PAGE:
It hadn’t been a nice reunion for him, either.
(Azula had spit on her name, whenever it was brought up - which wasn’t much, after that first time; it was almost like Mother all over again, the way everyone pretended she’d never been here to begin with - called her a traitor and said that if she wanted to throw her life away and run around with animals and freaks, that was her own damn business. Mai had said nothing about it, because Zuko hadn’t asked her. He doubted she would’ve said anything even if he had asked. As it was, though, he didn’t, and so neither did she.)
“What was it like?” Ty Lee asks, out of the blue. He doesn’t jump, but he does startle a little bit. He feels the sake slosh over his wrist a little bit, and laments the loss.
“Y’know, in exile? On your ship?”
Zuko blinks at her, and isn’t that shocked that she’s asking outright, where nobody else has had the guts to. Ty Lee, with her Chi Blocking and her frilly circus shit, has always been bold. He thinks that might be part of why Azula liked her so much - likes her, still, enough to track her down and bring her back.
“C’mon,” she says when he’s silent for a moment, “It must’ve been exciting.”
That’s one word for it. He decides, for once, not to be mean about it; Ty Lee isn’t bad just because she’s friends with Azula. And she did bring him sake.
He shrugs, letting out a long breath, “Not really. My ship was tiny, compared to standard warships. The kitchen was small; the pipes always leaked and the heater gave out every single winter, no matter how many times we fixed it. It was such a shit hole. Some fucking pirates blew it up.”
“Pirates!” Ty Lee says loudly, like it’s the most exciting thing she’s ever heard, “Wow, I didn’t know those existed outside of plays!”
Despite himself, Zuko can’t help but feel a strange sense of endearment. He hasn’t seen Ty Lee in years, and she was helping his sister literally hunt him down across the earth kingdom a few months ago, but she’s still so similar to the kid he remembers, if a little vaguely. Spirits, it’s been such a long time since they were kids. He wonders if he’s anything like she remembers, or if he’s changed as much as the nobles and servants like to say he has.
“They’re not all that exciting, either.” He promises.
They lapse into a vaguely comfortable silence. It’s almost odd, the way Ty Lee sits quiet and still; he’s used to seeing her always moving, always filling the space around her. He crosses his legs, feet swinging over the step, and takes a sip from his cup.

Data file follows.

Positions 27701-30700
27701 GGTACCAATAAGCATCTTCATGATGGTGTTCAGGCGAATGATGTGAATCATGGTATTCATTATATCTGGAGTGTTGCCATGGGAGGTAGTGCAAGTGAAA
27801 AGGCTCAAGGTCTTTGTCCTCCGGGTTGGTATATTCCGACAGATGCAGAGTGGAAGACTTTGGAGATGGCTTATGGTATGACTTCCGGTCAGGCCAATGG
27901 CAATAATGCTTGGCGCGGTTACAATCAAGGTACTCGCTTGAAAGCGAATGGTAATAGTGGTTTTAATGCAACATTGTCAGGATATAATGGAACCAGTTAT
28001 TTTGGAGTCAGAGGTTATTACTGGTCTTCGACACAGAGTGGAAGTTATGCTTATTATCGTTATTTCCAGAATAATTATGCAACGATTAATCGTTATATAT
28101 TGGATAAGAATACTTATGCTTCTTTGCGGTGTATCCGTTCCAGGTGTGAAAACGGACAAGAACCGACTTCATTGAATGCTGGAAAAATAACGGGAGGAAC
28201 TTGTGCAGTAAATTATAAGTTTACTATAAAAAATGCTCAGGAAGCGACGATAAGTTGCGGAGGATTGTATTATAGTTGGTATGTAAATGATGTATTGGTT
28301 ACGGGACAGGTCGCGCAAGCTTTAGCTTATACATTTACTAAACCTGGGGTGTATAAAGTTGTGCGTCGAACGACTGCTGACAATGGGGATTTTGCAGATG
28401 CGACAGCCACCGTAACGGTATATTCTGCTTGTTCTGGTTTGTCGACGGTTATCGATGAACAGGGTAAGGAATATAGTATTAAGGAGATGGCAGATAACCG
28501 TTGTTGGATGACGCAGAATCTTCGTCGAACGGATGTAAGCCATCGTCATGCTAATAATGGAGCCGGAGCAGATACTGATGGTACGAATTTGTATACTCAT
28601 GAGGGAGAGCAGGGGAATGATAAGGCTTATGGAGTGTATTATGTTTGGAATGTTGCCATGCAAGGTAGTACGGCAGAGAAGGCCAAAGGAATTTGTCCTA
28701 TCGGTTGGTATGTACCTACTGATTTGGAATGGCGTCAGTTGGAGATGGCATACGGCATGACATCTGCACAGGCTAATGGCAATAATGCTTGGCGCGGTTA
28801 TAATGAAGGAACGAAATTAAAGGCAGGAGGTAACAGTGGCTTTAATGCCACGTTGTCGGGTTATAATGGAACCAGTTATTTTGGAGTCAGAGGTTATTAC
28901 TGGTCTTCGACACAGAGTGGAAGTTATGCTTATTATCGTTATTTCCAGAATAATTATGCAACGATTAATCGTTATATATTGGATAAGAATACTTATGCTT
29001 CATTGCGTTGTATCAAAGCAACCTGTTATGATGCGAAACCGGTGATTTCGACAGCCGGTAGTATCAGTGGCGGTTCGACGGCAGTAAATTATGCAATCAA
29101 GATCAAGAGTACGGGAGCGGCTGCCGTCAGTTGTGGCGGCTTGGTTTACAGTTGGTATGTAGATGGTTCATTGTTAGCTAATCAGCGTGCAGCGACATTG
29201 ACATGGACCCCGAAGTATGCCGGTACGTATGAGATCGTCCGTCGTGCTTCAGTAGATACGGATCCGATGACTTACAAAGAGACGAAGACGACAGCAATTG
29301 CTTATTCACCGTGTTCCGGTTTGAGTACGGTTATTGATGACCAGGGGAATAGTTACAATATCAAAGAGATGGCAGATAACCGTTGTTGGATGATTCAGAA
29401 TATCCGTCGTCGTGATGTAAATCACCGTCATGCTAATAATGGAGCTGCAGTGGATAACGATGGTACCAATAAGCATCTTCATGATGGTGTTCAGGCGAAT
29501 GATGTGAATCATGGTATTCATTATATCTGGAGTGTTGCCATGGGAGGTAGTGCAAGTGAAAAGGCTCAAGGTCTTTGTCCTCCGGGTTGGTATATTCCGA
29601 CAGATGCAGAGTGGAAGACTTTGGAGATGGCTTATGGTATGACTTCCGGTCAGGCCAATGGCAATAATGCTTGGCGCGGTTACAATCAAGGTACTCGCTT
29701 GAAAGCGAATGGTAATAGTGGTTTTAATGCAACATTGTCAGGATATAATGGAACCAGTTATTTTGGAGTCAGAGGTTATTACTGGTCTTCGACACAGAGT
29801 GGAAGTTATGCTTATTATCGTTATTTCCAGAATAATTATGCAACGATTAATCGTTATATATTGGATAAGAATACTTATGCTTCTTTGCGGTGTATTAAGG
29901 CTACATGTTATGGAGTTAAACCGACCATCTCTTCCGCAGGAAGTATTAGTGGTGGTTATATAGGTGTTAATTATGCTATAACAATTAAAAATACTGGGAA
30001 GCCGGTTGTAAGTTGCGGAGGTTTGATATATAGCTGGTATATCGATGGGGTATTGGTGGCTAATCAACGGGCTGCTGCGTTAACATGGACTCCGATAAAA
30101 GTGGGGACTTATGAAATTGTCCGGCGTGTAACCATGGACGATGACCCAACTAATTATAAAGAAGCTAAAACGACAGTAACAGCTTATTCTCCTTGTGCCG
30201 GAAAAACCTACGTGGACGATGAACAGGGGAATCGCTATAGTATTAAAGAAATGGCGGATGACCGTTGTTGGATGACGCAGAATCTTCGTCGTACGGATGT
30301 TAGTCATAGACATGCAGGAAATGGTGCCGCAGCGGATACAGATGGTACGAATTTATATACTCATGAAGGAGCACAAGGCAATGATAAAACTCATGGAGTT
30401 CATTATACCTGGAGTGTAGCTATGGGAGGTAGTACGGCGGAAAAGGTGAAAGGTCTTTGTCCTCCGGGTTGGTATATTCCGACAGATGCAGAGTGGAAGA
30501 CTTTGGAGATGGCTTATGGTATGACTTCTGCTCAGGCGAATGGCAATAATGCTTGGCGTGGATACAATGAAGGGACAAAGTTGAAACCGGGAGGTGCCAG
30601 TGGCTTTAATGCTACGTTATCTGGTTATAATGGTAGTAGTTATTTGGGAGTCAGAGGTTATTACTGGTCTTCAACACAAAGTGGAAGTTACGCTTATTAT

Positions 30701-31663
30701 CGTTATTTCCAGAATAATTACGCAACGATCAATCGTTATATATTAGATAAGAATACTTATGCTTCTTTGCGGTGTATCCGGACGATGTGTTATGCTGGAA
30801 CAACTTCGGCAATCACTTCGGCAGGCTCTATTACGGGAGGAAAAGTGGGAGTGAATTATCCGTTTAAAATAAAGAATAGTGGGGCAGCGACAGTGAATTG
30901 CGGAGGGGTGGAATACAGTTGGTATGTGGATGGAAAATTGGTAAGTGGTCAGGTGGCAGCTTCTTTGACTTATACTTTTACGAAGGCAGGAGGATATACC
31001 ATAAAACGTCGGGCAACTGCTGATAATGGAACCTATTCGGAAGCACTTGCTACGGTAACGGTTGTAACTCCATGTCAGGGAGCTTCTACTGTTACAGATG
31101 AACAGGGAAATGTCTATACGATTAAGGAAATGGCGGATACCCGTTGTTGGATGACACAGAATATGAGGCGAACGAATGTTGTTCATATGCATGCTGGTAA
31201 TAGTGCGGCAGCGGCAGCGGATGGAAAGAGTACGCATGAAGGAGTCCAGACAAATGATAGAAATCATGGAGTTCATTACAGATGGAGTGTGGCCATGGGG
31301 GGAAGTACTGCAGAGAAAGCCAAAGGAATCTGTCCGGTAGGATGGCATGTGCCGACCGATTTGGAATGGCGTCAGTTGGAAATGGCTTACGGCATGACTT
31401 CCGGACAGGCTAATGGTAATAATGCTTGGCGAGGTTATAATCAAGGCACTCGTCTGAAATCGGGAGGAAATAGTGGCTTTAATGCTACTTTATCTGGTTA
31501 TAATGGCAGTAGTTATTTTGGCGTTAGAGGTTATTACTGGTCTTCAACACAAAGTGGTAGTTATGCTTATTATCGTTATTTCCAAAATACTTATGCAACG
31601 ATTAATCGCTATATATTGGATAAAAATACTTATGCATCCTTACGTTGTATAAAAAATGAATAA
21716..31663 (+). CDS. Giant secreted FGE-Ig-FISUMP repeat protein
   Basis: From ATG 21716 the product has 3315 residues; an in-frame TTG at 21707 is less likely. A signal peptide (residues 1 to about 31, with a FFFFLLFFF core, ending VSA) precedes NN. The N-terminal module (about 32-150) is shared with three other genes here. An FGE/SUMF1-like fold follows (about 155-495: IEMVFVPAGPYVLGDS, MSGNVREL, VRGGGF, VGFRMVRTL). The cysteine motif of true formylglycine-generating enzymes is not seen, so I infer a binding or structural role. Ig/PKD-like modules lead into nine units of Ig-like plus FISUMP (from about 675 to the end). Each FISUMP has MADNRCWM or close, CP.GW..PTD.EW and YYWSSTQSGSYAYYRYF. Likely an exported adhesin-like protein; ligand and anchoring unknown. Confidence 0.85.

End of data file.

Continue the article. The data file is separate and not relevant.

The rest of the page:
“Do you miss it?” Ty Lee asks suddenly; Zuko glances over at her, and finds that she’s looking out over the hill. He wonders if she can see the ocean, too.
She shrugs, “I dunno, just — being out there? Away from all this, doing whatever you want, going wherever you want.”
“It wasn’t like that,” Zuko says, and wants to laugh — does laugh, if that’s what you could call it, a harsh huff of breath, bitter, “I wasn’t on vacation; I was in exile. I couldn’t do what I wanted, because I wanted to come back.”
Ty Lee hums thoughtfully, “Sorry,” she says softly, “It’s just... that’s why I left, you know?”
“Ran off and joined the circus?” he offers. He remembers how deeply sad Azula had been, underneath all her anger.
She smiles, brief, “Yeah. I wanted to get away from it all. I don’t think I would’ve been all that sad if I could never come back.”
“But you did come back.”
“Azula asked me to,” she says simply, matter of fact. Zuko understands.
“If it’s any consolation,” he says, “I gladly would’ve given you my exile sentence if you really wanted it that bad.”
He wasn’t trying to be funny, but Ty Lee laughs softly into her cup anyways. “I can’t imagine you joining the circus.”
“I never said I would have.”
“What would you have done, then, if you could run away the way you want to?”
He almost says I never wanted to run away. Thinks about the spaces his mother and cousin left and the space his father and sister filled.
“I don’t know,” he says thoughtfully; slowly, and the night is dark and the party was shitty and Ty Lee brought him sake, “I think maybe I would’ve liked to look for my mother.”
He hasn’t thought about it in years, and is surprised he’s thinking about it now, with fucking Ty Lee of all people. It must be the sake, he decides, flowing light and airy through his veins, warm and calm.
Ty Lee doesn’t say anything for a long moment.
“The ocean’s always sounded nice. I think I would’ve liked it.”
“The ocean was a bitch,” Zuko answers, “It tried to kill me, after all that time we spent together.”
Ty Lee laughs for real now, and it’s nothing like he’s heard her sound when she’s talking to boys, or girls, or nobles, giggling at whatever they say.
“Spirits, Azula was right — you never used to swear this much.”
He’s briefly off-put by the idea of Azula talking about him in any capacity. Then he gets over it and scoffs.
“I spent three years alone with a bunch of sailors. That’s all they know how to do.”
“That doesn’t sound too bad. Better than circus animals — those don’t even know how to talk! All they do is growl and, like, eat. Perform a few tricks.”
“No,” Zuko says decisively, “That sounds about right.”
Ty Lee smiles, and Zuko downs the rest of his cup.
“Doesn’t sound too bad,” she says again.
Sound better than this, he hears, better than here. Even after all this time, after everything he’s done to get back here — maybe because of everything he’s done — he finds that he almost agrees with her. He remembers watching his little shit hole of a ship burning. Vaguely, he thinks that maybe, just a little bit, he misses it.
“No,” he says, finally, “I guess it wasn’t.”
He sips at his sake, and decides he doesn’t have much else to say.